Objectives: This qualitative, ethnographic study explores the character and extent of medical choice for life-extending procedures on older adults. It examines the sociomedical features of treatment that shape health care provider understandings of the nature of choice, and it illustrates the effects of treatment patterns on patients' perspectives of their options for life extension.
Methods: By using participant observation in outpatient clinics and face-to-face interviews, we spoke with a convenience sample of 38 health professionals and 132 patients aged 70 or older who had undergone life-extending medical procedures. We asked providers and patients open-ended questions about their understandings of medical choice for cardiac procedures, dialysis, and kidney transplant.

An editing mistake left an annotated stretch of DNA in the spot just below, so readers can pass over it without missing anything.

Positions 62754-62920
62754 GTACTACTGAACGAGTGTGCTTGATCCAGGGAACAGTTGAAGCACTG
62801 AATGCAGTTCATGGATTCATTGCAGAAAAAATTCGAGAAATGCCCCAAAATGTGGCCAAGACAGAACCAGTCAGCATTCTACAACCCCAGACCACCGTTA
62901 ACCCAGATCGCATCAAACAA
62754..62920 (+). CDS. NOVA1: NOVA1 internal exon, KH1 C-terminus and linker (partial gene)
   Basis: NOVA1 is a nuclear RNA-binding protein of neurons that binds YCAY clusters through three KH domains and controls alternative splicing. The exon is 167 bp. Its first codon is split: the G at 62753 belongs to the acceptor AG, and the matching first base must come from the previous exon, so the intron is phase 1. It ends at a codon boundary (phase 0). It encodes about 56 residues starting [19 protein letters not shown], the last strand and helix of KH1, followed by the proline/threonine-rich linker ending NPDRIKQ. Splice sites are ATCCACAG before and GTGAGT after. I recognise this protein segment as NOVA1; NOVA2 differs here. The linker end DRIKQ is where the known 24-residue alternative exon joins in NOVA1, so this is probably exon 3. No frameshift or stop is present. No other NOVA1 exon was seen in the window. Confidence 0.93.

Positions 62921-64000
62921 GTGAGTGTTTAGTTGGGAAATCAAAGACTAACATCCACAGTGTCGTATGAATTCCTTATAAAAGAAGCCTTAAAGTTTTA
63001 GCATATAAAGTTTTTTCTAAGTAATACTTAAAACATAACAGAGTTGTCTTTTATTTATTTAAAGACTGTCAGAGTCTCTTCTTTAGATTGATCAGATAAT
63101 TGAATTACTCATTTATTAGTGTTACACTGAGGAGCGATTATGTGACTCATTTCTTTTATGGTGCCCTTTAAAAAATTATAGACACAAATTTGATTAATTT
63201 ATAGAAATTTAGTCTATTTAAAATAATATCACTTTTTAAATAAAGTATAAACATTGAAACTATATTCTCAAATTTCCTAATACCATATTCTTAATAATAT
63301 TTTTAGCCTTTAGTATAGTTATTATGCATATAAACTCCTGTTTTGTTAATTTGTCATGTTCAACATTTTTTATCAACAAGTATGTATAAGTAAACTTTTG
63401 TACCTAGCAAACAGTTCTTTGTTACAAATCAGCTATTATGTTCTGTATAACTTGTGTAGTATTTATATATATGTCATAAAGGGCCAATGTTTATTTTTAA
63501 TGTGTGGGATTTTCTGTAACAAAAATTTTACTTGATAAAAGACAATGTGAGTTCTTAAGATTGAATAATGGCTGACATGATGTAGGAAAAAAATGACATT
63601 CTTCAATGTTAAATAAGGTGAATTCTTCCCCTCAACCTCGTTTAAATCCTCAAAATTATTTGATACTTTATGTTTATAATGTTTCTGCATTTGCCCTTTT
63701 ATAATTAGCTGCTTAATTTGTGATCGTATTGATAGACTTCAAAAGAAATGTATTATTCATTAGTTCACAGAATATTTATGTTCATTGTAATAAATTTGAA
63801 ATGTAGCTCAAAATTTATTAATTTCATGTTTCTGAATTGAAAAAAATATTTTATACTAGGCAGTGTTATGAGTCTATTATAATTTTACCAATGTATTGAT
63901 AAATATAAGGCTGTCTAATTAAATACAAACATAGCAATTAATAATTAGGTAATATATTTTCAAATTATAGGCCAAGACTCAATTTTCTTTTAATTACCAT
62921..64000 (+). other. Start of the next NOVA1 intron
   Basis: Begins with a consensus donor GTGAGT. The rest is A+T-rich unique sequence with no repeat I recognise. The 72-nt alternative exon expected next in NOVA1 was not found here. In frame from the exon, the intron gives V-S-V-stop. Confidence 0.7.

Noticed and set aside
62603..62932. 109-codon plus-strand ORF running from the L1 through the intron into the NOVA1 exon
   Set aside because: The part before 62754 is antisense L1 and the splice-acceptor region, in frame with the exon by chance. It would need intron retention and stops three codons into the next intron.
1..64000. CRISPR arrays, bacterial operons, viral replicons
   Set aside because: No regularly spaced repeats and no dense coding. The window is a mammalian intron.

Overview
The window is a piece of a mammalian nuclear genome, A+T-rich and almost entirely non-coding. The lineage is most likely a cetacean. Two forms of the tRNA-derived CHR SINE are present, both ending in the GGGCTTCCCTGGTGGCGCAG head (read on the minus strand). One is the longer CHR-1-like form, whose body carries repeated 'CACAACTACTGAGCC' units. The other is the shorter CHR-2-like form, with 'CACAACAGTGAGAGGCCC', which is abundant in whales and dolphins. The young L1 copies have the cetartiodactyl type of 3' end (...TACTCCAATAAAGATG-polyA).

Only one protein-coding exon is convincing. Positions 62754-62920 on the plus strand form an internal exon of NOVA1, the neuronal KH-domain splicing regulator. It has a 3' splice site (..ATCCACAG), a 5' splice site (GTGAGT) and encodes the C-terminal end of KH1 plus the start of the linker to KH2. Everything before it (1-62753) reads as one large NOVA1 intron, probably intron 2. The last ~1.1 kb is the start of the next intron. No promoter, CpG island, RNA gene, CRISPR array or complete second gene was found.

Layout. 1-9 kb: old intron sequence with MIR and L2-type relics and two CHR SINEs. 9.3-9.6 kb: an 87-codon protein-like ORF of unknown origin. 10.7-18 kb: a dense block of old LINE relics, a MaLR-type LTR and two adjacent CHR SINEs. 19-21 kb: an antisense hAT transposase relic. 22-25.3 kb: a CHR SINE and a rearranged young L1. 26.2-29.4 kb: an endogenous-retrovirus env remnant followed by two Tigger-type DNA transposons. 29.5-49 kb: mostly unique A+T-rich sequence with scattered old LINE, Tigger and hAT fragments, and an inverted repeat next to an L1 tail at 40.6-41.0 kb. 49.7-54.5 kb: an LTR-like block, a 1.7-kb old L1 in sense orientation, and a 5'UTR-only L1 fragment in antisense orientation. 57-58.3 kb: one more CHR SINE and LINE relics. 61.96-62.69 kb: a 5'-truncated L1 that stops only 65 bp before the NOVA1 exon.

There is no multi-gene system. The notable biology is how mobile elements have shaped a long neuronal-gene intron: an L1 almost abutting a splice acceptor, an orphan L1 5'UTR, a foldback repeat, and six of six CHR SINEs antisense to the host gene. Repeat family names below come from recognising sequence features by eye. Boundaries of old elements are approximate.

Results: Neither patients nor health professionals made choices about the start or continuation of life-extending interventions that were uninformed by the routine pathways of treatment; the pressures of the technological imperative; or the growing normalization, ease, and safety of treating ever older patients. We found a difference among cardiac, dialysis, and transplant procedures regarding the locus of responsibility for maintaining and extending life.
Discussion: Provider and patient practices together reveal how the standard use of medical procedures at ever older ages trumps patient-initiated decision making.